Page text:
Thursday, February 23, 2012

Dvar Torah for Parshas Terumah

Parshas Terumah brings us back from the technicalities of Parshas Mishpatim and returns us to the story of the Bnei Yisrael in the desert. After receiving the Torah and becoming a nation, the Jewish People are now ready to have Hashem’s Shechinah rest amongst them on a constant basis. To this end, Hashem tells Moshe to build a Mishkan (Tabernacle). The Mishkan will house the Shechinah and will be the central location for all sacrifices and services to Hashem while the Jews are in the desert. Many of the same vessels that were used in the Mishkan were eventually used in the Beis Hamikdash (Holy Temple) several hundred years later.

One of the vessels made at this time was the Menorah. The pesukim go into great detail describing exactly how the Menorah should look, but the way that it was actually built is a source of great discussion in the Midrash. The pasuk says, “וְעָשִׂיתָ מְנֹרַת זָהָב טָהוֹר מִקְשָׁה תֵּעָשֶׂה הַמְּנוֹרָה“You shall make a Menorah of pure gold, beaten out shall the Menorah be made” (Shemos 25:31). Rashi in his commentary on this pasuk brings out two points. The first is that the word “מִקְשָׁה“beaten out”, teaches us that the Menorah must be made completely out of one piece of gold. You cannot make it in pieces and then connect them together which is no easy task when dealing with something as complicated and intricate as the Menorah. Secondly, he comments on the word “תֵּעָשֶׂה”. The proper form of the word for the act of making in Hebrew is “תַּעֲשֶׂה”, the form used here, “תֵּעָשֶׂה”, means that it was made itself. Rashi brings a Midrash which explains that Moshe could not figure out how to make the Menorah, so Hashem told him to throw a block of gold into a fire and the Menorah came out already fully formed.

Later on in Pasuk 40, the pasuk says, “וּרְאֵה וַעֲשֵׂה בְּתַבְנִיתָם אֲשֶׁר אַתָּה מָרְאֶה בָּהָר“See and construct, according to their form that you are shown on the mountain” (25:40). Rashi explains that Moshe was first shown the form of each vessel by Hashem on Har Sinai and then built it based on that picture. The reason this pasuk is said specifically by the construction of the Menorah is because the reason that Hashem showed Moshe these visions in the first place was because Moshe was confused as to the exact form of the Menorah’s construction, so Hashem showed him a vision of the Menorah made out of fire, after which it is implied that Moshe proceeded to build the Menorah. This is a direct contradiction to the Midrash we said in Pasuk 31! The Midrash here seems to say that Moshe built the Menorah himself while the Midrash earlier said that it was made by itself when Moshe threw the gold into the fire?

Rabbi Eliyahu Mizrachi (known as “Mizrachi”), a commentary on Rashi, tries to reconcile these two Midrashim. He brings a third Midrash which says that Hashem described to Moshe several times how the Menorah should be made and Moshe just could not grasp it. Hashem then showed him a picture of the Menorah out of fire and still Moshe could not understand it. Hashem finally sends Moshe to Betzalel, the architect of the Mishkan (See 31:1-5), who immediately built the Menorah. Moshe was flabbergasted and proclaimed, “How many times did Hashem show me how to make the Menorah and I could not figure it out, but you didn’t even see it and were able to make it! Maybe you were there when Hashem showed me how to make it” (Tanchuma). This Midrash says that Betzalel made the Menorah! We now have three potential builders of the Menorah, Moshe, Betzalel, and that it made itself. So who really built the Menorah? Where do we fit this third Midrash into the Menorah storyline?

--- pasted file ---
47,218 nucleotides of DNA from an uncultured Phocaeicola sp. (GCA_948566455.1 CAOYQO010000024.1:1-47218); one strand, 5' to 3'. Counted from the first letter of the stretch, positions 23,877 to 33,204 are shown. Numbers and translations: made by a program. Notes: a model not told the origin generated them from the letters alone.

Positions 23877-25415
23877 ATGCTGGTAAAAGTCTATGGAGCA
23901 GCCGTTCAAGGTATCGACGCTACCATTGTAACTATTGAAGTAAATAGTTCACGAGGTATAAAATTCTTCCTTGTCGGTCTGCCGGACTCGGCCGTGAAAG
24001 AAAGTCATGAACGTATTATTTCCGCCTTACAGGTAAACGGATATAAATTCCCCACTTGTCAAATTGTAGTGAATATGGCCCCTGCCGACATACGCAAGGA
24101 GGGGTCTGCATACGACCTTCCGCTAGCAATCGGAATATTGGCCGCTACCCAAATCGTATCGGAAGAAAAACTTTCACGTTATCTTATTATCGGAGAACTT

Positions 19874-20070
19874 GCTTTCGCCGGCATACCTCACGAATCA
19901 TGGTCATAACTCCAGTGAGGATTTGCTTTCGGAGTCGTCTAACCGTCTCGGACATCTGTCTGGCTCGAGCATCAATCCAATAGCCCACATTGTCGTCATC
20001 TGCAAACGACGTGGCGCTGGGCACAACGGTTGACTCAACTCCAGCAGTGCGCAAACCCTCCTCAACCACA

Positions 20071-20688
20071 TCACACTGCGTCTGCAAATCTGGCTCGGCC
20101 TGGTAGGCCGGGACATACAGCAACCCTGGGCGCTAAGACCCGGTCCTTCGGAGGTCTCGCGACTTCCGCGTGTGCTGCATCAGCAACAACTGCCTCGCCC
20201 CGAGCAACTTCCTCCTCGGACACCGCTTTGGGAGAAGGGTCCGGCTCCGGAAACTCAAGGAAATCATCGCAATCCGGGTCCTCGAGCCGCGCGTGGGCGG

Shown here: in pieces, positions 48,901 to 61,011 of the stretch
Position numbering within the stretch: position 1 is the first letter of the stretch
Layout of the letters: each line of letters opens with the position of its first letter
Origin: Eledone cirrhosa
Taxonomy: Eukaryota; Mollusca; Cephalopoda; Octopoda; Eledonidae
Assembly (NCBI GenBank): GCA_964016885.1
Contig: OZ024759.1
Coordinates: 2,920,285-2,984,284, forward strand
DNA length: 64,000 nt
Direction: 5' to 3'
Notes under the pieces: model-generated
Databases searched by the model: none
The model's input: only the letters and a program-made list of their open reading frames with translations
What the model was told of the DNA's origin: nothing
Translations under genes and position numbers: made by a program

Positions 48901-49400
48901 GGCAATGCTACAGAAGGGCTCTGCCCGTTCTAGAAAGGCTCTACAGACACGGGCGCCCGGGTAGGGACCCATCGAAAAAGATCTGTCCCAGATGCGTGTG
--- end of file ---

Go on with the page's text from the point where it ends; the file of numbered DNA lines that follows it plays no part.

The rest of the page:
The Mizrachi organizes the Midrashim as follows; the first thing that happened was that Hashem showed Moshe the form of the Menorah in fire. Moshe had a lot of difficulty understanding how to make the Menorah, so Hashem told him to go to Betzalel. He then explains that the Midrash we brought that Betzalel made the Menorah must be the same Midrash as the Menorah being made by itself after being thrown into the fire. If this is not true, then how did Betzalel have any idea how to build the Menorah, the most complicated vessel to make?

But why would Moshe have been shocked that Betzalel knew how to make the Menorah, the Midrash says that Hashem told Moshe to throw the gold into the fire and we are now explaining that that is all Betzalel did! Why would Moshe have been surprised at Betzalel doing what Hashem told him to do? The Mizrachi explains that Hashem must have only told Moshe to go to Betzalel with the gold but not that he should throw it into the fire. Moshe figured that Betzalel with his vast knowledge of architecture would know how to build the Menorah and was therefore very surprised to see him just throw it into the fire and watch the Menorah pop out fully formed. Because of this, Moshe exclaimed that Betzalel must have been privy to secrets of Hashem that Moshe himself didn’t even know! (As to how Betzalel knew these secrets, I believe that this is what the pasuk refers to when it says that Hashem filled him with “the spirit of God” [See 31:3]).

The Gur Aryeh and the Sfas Emes explain these Midrashim by saying that this teaches us that everything that we accomplish in life is only because Hashem decided to give it to us. However, before He gives us anything, we must make the first effort to show that we really want it. Once we make that first effort, Hashem sees our desire and helps us finish our struggles, so in reality, it is our efforts which bring us to our ultimate goal. May we always have this strong motivation to accomplish good and with that little effort on our part, Hashem will take us the rest of the way.

Shabbat Shalom!

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